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Tiny Indian Rights Group Piles Pressure On Vodafone Idea

A tiny Indian consumer rights group which has been leading a campaign to make telecoms companies pay billions of dollars due to the state said on Wednesday it would oppose a government proposal to allow repayment over 20 years.

The telecom companies must pay billions in outstanding levies, penalties and interest following a 2019 Supreme Court order, putting industry giant Vodafone Idea – which owes some $4 billion – on the brink of collapse.

Seeking to avoid such a disruptive outcome, the government this week petitioned the Supreme Court to allow the companies to pay the money over 20 years. But on Wednesday, the Save Consumer Rights Foundation said it opposed the government’s move.

“No other arrangement ought to be allowed apart from what the Court has passed as orders,” Sriram Parakkat, the group’s Supreme Court lawyer, told Reuters.

The top court is due to hear the matter again in two weeks.

The foundation originally lodged a petition in January, arguing the government was in contempt of the court because it had instructed officials not to take coercive action against telecoms firms to demand payment.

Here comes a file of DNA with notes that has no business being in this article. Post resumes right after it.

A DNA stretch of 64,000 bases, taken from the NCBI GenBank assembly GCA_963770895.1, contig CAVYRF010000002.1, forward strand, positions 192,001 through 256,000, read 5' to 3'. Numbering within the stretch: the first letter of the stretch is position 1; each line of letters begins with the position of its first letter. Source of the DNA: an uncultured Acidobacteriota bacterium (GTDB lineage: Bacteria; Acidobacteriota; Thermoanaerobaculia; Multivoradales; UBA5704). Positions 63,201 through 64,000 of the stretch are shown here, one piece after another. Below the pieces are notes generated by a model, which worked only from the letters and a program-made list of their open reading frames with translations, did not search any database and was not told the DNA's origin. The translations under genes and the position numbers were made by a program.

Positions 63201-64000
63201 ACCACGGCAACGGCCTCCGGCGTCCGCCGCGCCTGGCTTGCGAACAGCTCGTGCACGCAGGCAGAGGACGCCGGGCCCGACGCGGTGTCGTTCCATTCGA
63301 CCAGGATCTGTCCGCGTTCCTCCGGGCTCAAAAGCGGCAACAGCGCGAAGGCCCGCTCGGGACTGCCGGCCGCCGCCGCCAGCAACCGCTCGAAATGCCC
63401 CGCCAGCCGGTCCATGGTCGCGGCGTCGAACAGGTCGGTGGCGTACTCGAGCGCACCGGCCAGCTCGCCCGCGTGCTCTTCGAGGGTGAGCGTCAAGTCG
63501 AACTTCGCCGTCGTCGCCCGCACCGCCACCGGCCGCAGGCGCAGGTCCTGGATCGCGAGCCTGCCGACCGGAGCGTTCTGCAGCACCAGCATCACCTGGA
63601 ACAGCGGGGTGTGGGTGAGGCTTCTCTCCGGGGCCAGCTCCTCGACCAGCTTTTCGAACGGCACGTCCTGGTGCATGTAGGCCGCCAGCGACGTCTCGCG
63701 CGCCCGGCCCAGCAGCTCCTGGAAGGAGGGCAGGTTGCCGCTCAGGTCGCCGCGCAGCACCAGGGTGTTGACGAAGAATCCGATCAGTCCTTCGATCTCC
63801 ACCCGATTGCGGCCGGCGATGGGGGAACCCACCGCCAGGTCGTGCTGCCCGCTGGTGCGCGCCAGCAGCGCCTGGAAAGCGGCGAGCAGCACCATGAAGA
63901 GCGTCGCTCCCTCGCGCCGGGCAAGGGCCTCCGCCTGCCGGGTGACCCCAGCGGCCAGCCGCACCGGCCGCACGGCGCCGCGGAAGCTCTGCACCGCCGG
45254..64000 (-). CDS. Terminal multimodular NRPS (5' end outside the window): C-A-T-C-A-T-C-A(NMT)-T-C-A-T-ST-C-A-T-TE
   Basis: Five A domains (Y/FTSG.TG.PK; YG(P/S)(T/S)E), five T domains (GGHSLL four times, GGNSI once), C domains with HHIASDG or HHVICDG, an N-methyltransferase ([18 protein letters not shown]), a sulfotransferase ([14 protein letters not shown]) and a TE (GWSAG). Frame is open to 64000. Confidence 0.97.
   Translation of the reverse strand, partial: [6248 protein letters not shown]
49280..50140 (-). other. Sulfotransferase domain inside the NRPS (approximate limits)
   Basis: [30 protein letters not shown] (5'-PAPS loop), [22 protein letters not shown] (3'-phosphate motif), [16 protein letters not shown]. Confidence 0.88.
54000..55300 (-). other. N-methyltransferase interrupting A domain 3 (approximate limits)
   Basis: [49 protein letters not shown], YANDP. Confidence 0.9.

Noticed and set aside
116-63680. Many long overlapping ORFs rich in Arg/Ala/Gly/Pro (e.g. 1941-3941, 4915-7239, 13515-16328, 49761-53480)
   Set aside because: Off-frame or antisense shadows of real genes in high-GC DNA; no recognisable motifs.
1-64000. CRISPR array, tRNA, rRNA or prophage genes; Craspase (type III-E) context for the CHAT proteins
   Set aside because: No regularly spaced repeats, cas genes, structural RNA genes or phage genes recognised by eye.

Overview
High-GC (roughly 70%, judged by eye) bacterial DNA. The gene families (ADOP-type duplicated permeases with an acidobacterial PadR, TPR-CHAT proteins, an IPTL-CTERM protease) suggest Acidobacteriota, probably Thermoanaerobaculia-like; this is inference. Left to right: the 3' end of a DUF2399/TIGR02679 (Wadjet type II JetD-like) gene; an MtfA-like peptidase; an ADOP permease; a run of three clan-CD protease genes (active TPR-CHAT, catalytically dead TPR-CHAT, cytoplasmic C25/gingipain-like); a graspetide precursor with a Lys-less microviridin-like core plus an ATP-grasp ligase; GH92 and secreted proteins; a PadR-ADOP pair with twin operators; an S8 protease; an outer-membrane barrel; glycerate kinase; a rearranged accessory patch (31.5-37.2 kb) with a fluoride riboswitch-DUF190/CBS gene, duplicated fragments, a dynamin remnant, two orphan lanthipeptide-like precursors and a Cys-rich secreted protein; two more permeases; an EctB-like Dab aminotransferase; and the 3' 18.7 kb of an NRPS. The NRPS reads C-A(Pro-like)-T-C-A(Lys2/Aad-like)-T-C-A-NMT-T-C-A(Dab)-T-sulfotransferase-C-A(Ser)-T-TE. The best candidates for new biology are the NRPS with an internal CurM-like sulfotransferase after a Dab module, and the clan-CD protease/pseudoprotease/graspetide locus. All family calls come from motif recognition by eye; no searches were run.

Vodafone Idea and rival Bharti Airtel have been discussing a flexible payment schedule with the government, according to several sources.

Meanwhile, carrier Jio, backed by India’s richest man Mukesh Ambani, has paid its roughly $27 million in dues.

The Supreme Court heard the foundation’s petition on Feb. 14, according to a court schedule, and Justice Arun Mishra then threatened officials with contempt proceedings, prompting the government at that time to demand “immediate” payment.

Vodafone Idea and Bharti Airtel declined to comment.

The foundation was set up in 2018 by Anoop Nair, who has worked in banking in the Middle East and now runs his own risk assessment business in New Delhi.

Nair told Reuters it decided to act out of fear the government might be deprived of revenue.

“We had a meeting where we decided that this public money should not be thrown away,” he said in an interview.

Nair said the foundation was exclusively funded by himself and a few other “core members,” and otherwise relied on volunteers.


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